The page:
“Fishermen in their 70s and 80s tell stories depicting Istanbul like an island in the middle of the ocean. It’s as if we’ve moved to a totally different place since then,” says Defne Koryürek, the founder of Slow Food Istanbul, which has organized an annual holiday to draw attention to the city’s rapidly depleting waterways and to try and reverse the tide.

Celebrated each October with fishing competitions, film screenings, children’s art activities, talks, and special meals, the holiday is named after one of Istanbul’s favorite fish, the fatty, flavorful — but now endangered — lüfer (bluefish)...

I've been following the issue of overfishing in Istanbul and the fight to save the lüfer for a few years now, previously covering the start of the campaign to increase the minimum catch size; the inaugural Lüfer Bayramı; and the dangerous world of illegal fishing for Treehugger.com.

Now you can read the rest of my latest article on this subject, "Istanbul Chefs Band Together To Save Their Favorite Fish," on Zester Daily.

Friday, October 10, 2014

Seeds of hope for Istanbul's urban agriculture?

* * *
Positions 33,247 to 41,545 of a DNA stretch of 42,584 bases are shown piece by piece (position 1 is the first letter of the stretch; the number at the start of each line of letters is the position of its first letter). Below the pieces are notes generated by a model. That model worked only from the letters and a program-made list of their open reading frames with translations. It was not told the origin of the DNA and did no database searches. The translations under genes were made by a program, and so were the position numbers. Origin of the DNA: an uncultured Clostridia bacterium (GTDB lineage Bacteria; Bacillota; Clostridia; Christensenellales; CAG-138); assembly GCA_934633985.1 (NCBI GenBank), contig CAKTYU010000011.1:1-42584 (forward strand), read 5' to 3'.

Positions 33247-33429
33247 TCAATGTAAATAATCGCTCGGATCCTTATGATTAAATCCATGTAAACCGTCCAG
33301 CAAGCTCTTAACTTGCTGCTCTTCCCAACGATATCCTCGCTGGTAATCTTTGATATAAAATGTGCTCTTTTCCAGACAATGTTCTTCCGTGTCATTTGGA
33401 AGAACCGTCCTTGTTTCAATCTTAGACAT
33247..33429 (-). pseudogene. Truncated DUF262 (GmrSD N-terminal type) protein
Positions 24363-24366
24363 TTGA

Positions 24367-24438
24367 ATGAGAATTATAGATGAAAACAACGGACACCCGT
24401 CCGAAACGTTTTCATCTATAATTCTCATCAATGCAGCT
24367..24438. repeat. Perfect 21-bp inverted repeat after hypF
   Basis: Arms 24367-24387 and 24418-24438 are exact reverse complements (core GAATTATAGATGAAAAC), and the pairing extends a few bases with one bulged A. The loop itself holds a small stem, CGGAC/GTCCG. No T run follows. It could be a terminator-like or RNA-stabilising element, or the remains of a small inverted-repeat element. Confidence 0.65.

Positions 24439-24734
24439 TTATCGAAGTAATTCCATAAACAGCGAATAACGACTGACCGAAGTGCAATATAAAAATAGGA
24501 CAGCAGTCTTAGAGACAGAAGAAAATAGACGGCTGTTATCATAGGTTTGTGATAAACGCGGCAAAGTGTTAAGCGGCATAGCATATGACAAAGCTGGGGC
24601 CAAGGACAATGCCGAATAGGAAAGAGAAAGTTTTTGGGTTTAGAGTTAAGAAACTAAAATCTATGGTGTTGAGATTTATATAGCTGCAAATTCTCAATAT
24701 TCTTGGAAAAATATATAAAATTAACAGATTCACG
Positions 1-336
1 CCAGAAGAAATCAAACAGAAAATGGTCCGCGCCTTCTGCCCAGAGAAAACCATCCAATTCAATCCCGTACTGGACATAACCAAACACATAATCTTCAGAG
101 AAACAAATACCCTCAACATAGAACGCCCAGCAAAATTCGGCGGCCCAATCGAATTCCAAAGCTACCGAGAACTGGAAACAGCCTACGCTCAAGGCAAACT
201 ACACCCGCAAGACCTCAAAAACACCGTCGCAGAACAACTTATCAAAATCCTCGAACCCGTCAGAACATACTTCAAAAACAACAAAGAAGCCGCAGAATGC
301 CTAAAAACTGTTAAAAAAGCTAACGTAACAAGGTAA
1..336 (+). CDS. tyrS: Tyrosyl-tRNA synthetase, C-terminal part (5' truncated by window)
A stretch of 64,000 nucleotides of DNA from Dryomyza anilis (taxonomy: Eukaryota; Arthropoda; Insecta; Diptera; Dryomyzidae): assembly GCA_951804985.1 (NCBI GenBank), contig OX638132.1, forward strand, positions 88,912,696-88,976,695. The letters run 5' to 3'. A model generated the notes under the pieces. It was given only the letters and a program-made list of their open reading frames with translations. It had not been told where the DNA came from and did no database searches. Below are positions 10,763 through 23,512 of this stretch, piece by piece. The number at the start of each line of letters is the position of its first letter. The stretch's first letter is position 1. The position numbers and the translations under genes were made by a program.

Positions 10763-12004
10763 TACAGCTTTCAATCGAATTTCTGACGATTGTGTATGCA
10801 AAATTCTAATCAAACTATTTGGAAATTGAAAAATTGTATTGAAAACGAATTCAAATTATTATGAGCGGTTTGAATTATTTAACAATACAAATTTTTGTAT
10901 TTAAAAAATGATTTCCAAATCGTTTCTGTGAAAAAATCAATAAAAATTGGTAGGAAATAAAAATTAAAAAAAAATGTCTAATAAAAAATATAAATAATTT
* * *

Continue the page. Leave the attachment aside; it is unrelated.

Farm-fresh food for sale
in Gümüşdere
Looking out across today's concrete-covered expanses, it's hard to imagine that Istanbul was once a city of gardens -- and not all that long ago, either.

In Ottoman times, according to researcher Aleksandar Sopov, there were bostan (market gardens) all along the ridge passing through Istanbul's old city, many associated with that area's large mosques, and fed by water from the Valens Aqueduct. As recently as 1900, Istanbul was home to more than 1,200 bostan covering as many as 12 square kilometers. Highly productive and tended with sustainable techniques passed down through generations, many of these gardens continued providing food for the local population until mass urbanization kicked off in the 1960s and 1970s.

The Tarlataban garden at
Boğaziçi University
These days, only a scant few bostan remain in the city. The extensive gardens at the base of the old city walls are under threat from development, as I wrote last summer for The Atlantic's CityLab. Now, so too is the farmland in Gümüşdere, on Istanbul's Black Sea coast and close to the path of the third bridge being built over the Bosphorus Strait.

But the rapid transformation of the city has also sparked a movement to plant new gardens as a form of resistance, with community-based groups of volunteers taking over empty lots and trying to revive urban food-growing.

Read my articles for Culinary Backstreets and Zester Daily on these interlinked developments:

Thursday, August 28, 2014

Garden party

With the world's largest collection of living plants, and its scientists working around the globe to preserve biodiversity, the Kew Royal Botanic Gardens in London is internationally renowned for its conservation work. Less well known, perhaps, is the fact that its 300-acre grounds harbor the ingredients for some darn good cocktails...